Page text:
Roberto Devereux first time at the Met

Roberto Devereux is a must-see at the Met

There are six good reasons to run (not walk) to the Met to catch the new production of Donizetti’s infrequently performed drama Roberto Devereux.

First of all, it represents the Met at its best, which in my mind is always a good thing. Sir David McVicar’s direction is taut and engaged; his setting is elegant but at the same time to a degree foreboding. Though dark, the sets nicely frame the royals and courtiers, all regally costumed by Moritz Junge and tastefully accented by lighting designer Paule Constable. The musical and dramatic contributions by the principals are often spectacular, never the least bit routine, while the courtiers are interestingly, sometimes casually omnipresent throughout, coming together as needed for their choral contributions as the events unfold.

Elegant sets for new  Roberto Devereux

Elegant sets for new Roberto Devereux

Then second, from the opening curtain mezzo Elīna Garanča (as Sara, Duchess of Nottingham) is vocally on fire. Always a fan, I find her voice here to have a new richness and freedom, added to which she is convincingly torn in several directions as the plot twists and turns. Her duet with Matthew Polenzani at the end of Act I (as written) is exquisite. Brava! Don’t miss Garanča.

Sara, rival of Queen Elizabeth in  Roberto Devereux

Sara, rival of Queen Elizabeth in Roberto Devereux

Third: Garanča is matched dramatically by Sondra Radvanovsky (as Elisabetta, Queen of England), who, this season, a first for the Met, completed Donizetti’s ‘Tudor Trilogy’ (the other operas are Anna Bolena and Maria Stuarda). In Devereux one is struck by the totality of Radvanovsky’s commitment to creating a believable aged monarch who foolishly dotes on a younger man, yet who becomes vengeful when the most probable outcome of this relationship, namely that he loves another woman much younger than she, is revealed. Elisabetta’s gradual mental and physical collapse is well portrayed: I found Radvanovsky often gripping to watch on stage, especially at the opera’s conclusion. And she is able to span the significant vocal range of her role with relative ease. Don’t miss Radvanovsky.

Elizabeth and Roberto

Elizabeth and Roberto

Fourth, always important, the guys are great too: Matthew Polenzani is the unfortunate Roberto, unfortunate because by the end of the opera he has compromised his former love (Sara), betrayed his friend (Nottingham), and more than disappointed his Queen (Elisabetta). He probably also has credit card debt. So for all this he is beheaded (happily not shown here). Polenzani’s essay of the Tower of London Scene is eloquent and a lesson in bel canto. It’s the long solo in the second part of the evening, though not indicated by any big change of sets. Likewise Marius Kwiecien, as Nottingham, Sara’s husband, veers from being Roberto’s true friend to his worst enemy. Kwiecien’s transformation is effective: he is truly menacing in the second part.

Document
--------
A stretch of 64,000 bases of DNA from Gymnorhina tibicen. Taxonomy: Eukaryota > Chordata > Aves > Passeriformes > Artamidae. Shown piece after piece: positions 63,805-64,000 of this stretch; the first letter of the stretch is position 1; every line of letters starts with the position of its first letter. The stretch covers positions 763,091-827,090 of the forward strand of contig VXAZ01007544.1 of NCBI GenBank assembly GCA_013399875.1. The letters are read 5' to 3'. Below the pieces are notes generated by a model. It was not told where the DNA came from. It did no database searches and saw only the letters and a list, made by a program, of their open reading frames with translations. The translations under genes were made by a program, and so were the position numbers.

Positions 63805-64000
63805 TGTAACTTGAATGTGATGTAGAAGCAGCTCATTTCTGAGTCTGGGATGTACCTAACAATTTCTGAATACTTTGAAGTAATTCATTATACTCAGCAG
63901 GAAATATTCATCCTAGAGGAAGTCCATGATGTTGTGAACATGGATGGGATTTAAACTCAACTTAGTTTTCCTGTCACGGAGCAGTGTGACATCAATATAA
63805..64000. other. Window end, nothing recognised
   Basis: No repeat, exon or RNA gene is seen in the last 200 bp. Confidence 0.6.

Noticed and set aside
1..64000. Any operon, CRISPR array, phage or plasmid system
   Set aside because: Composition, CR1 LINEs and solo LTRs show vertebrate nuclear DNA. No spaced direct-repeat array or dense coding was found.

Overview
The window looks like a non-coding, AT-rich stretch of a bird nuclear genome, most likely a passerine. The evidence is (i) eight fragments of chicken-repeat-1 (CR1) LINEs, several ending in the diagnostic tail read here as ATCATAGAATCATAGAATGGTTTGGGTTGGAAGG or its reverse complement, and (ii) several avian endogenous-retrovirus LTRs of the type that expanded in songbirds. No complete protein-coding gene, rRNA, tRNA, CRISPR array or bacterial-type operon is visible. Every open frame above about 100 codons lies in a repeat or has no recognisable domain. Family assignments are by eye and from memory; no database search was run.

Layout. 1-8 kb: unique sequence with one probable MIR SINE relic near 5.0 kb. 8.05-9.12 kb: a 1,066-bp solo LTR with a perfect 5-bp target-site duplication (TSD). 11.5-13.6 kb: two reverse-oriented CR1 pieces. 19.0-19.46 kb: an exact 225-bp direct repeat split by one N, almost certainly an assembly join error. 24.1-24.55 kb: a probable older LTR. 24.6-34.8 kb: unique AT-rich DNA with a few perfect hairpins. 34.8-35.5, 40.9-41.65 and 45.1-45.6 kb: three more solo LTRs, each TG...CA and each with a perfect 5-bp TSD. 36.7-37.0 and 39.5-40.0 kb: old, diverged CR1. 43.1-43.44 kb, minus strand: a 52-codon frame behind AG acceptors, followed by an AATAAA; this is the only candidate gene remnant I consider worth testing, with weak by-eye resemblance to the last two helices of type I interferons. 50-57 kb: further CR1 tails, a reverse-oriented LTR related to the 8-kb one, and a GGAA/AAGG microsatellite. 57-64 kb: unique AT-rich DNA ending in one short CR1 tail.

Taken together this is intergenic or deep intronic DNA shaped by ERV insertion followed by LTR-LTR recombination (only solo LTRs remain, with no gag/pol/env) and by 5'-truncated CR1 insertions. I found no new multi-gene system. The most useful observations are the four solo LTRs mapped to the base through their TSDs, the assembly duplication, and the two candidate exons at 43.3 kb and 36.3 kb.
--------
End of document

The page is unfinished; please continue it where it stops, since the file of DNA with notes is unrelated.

Elizabeth awaits death as Roberto is executed

Elizabeth awaits death as Roberto is executed

Others in the cast include Brian Downen as Cecil, Yohan Yi as a Page, and Paul Corona as Nottingham’s servant.

The fifth reason is that the new Roberto Devereux is under the masterful musical direction of Maurizio Benini. Yes it’s Donizetti, not Verdi, but by this point in his career, 1837, two years after Lucia, but before La favorite and his other Paris operas, he was composing with a sure hand. Kudos to the Met for bringing the Tudor trilogy back to New York.

The sixth reason? Well, as my dear friend Dick often remarks, “You never know when you’ll see this one again!” On that note, seize the moment! T'is the season!

Review performance date: March 28, 2016, the second performance in the Met’s history.

Photos: Ken Howard

Roberto Devereux is performed here in two parts: Act I and Act II together, then Act III follows a single intermission.Enjoy! April showers bring May flowers!